My colleague Moriarty read a bunch of different drafts of the script and is personal friends with the guy who wrote a draft who did not get credit and says he will never work with Lucas again. So he criticizes the script as a Frankenhooker or Leatherface’s mask type creation stitching the various scripts together. Well, okay, and I would love to see that Frank Darabont draft. But we as normal people who watch a movie when it’s completed and do not follow every stage of development are allowed to see it as it exists instead of as the unfortunate alternative to what might have been. And from that perspective I gotta admire alot of the writing. For example, in the very opening they’re told they can’t come into the base because of weapon testing. You know what that means, but then the story starts, Indy is introduced, alot happens and you forget all about it. Until Indy has escaped and wanders into a suspiciously perfect looking suburban neighborhood. Your first thought might be “I never thought I’d see Indiana Jones in a ’50s suburb” but your second will be “wait a minute, I know what this means. I’ve seen HULK. I’ve seen HILLS HAVE EYES the remake. OH SHIT INDY, GET OUT OF THERE!”

I thought this was a great moment, because for the first time you genuinely cannot figure out how the fuck Indy is gonna get out of a situation. You can outrun a boulder but I don’t know about this one. His solution is completely desperate as it should be. Yes, he survives a ridiculous scenario. But he does it Indy style. I must formally object to this idea that we all agree that scene sucks. Maybe “nuke the fridge” should mean “scene in a movie that you are surprised to find out nerds hate for some reason.” For example the Wachowskis nuked the fridge when they had people dancing before war in THE MATRIX RELOADED. I thought it was the perfect thing for dirty, sweaty, horny humanity in a big cave to do right before their last stand against emotionless, squid-like killer machines. But it turned out it was the worst thing ever, at least until surviving a nuclear bomb test.

I’m all for the bomb test. It’s 1957, you gotta get a bomb test in there. When I heard they were making a new INDIANA JONES I figured it had to take place in the ’50s, and I wasn’t sure if that could work. I associate that dude so much with Nazis and World War II. But it turns out that working in all kinds of ’50s themes was one of the things that made the movie so fun: the hot rods, the Elvis song, communist villains, greasers, McCarthyism, rumble at the malt shop, Area 51, flying saucers. It turns out to all fit so naturally. The outside world is slowly changing but it doesn’t really matter because the outside world is only Indy’s day job. His adventures take place in ancient temples, tombs and hidden chambers that would look the same in 1957, 1942 or 1236.

The other aspect I was concerned about from the advertsing was the character Mutt Williams, played by Shia LeBeouf (star of TRANSFORMERS). I didn’t see why Indy needed another sidekick. And if he did why can’t it be a guy he already knows at the beginning of the movie, like Short Round. When they introduced him on a motorcycle dressed like Marlon Brando in THE WILD ONE I was worried. Why couldn’t they have cast a young guy who’s more badass, like James Franco or somebody? But as soon as he dipped his comb in that guy’s drink he won me over. I think he’s a funny character with his bluster, his hair combing obsession, the way he mentions his fencing training and you know what that means. Shia does a good job of making his character funny and his stunt doubles do a good job giving him a little Jackie Chan physical humor and Errol Flynn grace.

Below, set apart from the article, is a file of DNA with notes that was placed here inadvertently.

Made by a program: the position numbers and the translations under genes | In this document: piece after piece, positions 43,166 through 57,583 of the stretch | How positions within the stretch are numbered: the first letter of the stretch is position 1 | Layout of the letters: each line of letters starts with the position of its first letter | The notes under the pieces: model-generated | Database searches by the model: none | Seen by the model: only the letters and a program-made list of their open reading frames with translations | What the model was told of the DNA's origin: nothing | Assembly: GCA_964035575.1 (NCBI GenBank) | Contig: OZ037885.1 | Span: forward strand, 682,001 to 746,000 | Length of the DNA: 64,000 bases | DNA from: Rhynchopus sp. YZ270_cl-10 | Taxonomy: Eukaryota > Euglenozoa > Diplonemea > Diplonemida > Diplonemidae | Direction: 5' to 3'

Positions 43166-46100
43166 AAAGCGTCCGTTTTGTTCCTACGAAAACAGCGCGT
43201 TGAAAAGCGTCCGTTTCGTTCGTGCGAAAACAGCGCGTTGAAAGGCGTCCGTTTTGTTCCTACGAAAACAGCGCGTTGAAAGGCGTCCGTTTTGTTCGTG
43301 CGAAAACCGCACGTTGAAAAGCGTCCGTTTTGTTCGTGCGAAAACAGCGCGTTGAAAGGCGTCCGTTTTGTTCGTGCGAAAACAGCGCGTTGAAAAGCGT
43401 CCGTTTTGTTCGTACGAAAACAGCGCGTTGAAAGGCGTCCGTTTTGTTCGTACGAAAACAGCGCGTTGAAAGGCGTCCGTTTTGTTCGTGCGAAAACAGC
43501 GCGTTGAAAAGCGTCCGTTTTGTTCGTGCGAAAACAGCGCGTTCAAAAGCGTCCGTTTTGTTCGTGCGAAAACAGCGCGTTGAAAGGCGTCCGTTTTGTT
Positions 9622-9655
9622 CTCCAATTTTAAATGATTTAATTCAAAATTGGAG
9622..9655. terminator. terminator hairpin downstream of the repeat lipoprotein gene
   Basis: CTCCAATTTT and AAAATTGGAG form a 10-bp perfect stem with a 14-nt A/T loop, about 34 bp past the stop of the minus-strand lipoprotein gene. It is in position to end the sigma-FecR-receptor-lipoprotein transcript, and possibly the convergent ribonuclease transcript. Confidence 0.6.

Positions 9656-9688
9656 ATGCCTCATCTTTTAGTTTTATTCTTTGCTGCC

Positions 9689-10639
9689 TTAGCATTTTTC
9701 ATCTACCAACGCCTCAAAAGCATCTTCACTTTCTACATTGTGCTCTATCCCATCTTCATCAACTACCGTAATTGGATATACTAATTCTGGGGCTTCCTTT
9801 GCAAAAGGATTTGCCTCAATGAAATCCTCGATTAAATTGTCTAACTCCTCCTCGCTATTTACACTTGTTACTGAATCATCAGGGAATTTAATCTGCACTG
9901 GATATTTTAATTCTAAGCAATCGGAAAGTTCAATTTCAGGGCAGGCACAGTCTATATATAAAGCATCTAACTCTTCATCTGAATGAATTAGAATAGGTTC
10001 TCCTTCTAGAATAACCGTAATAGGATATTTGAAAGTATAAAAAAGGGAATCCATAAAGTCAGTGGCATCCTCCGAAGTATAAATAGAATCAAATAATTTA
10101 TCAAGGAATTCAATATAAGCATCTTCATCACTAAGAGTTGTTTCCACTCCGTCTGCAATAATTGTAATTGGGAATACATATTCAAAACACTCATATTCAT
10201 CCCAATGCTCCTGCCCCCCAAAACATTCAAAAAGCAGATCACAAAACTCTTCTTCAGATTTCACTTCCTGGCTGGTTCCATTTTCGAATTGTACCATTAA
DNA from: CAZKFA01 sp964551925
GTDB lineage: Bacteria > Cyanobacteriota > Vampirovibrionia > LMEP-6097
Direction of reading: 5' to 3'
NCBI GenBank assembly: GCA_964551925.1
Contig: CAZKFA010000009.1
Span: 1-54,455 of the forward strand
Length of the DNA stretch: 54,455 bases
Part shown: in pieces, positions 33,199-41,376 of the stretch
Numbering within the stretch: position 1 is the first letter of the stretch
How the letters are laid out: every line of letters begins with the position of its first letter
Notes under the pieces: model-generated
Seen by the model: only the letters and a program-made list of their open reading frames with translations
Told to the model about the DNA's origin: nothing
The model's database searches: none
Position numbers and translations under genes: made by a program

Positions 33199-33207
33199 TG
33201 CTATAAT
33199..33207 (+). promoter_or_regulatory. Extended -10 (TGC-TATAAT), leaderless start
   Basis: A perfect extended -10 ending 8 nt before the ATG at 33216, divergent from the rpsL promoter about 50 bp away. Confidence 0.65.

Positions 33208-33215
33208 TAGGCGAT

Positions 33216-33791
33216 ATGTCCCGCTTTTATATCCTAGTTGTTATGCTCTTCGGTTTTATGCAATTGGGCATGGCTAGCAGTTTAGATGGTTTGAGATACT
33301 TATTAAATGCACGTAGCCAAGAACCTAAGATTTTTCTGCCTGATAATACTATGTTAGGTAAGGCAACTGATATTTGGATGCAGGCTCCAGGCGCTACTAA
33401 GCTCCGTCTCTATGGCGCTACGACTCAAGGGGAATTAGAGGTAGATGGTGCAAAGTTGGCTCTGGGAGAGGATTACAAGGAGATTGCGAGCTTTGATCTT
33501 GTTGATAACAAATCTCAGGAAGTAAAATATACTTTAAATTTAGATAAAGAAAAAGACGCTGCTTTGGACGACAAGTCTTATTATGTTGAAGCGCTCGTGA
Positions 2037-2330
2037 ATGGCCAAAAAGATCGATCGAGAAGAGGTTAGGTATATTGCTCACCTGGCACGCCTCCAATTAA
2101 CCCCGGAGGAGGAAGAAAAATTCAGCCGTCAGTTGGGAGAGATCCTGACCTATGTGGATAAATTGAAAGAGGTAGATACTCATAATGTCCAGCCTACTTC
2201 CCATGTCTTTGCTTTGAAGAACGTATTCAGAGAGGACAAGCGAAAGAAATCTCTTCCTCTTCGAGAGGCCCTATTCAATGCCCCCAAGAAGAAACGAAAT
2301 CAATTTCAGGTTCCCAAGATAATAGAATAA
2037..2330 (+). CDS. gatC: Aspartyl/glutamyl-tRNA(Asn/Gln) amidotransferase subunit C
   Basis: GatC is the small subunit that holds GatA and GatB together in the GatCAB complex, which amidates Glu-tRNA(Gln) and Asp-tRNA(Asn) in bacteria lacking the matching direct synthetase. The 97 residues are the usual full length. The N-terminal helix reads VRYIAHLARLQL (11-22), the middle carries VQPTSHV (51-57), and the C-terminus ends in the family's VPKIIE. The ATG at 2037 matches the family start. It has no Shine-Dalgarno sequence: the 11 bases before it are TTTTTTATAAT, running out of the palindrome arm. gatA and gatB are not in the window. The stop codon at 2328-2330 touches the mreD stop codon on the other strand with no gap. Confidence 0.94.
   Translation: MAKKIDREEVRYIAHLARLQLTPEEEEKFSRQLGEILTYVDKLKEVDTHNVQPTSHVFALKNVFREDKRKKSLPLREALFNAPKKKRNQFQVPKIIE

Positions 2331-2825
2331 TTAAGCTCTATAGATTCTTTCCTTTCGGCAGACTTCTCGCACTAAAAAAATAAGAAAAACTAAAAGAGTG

The one universal complaint about the movie I can understand is the little Tarzan moment. Mutt gets stuck in a tree surrounded by monkeys, he notices how they’re swinging on vines so he copies them and they follow him. And the vine swinging is not shot to look realistic, but phony like those old Tarzan movies. I do agree that this pushes things a little bit farther than the other sequels do. At first I thought “what the fuck are they doing?” But I cannot lie. Like the universally hated dance sequence in SPIDER-MAN 3 I was kind of charmed by the sheer goofy audacity of it. The payoff of Cate Blanchett trying to continue driving at high speeds along the edge of a cliff while covered in a pile of monkeys won me over. So I like the Tarzan scene more than I like little Short Round beating up a bunch of adults in TEMPLE OF DOOM. It’s a finer vintage of ridiculous. But I don’t blame you for being haunted by it in your sleep.

That whole chase section is probaly my favorite part of the movie. One complaint I’ve seen is that it’s too much effects, it’s not organic like the truck chase in RAIDERS. Okay, I agree, organic is definitely better. But RAIDERS is a little more real and less jokey and cartoonish than any of the sequels. If I had read somewhere that Spielberg planned to ignore twenty-however-many years of history and make a sequel more like the first one then maybe I would’ve been disappointed, but I never got that misleading memo. This is a chase in the tradition of the speeder bike chase in RETURN OF THE JEDI (a movie that has a way worse Tarzan reference, by the way) and the mine cart chase in TEMPLE OF DOOM. Yes, it is over-the-top, yes it involves alot of special effects to make it happen, but the way it’s constructed for me is completely thrilling.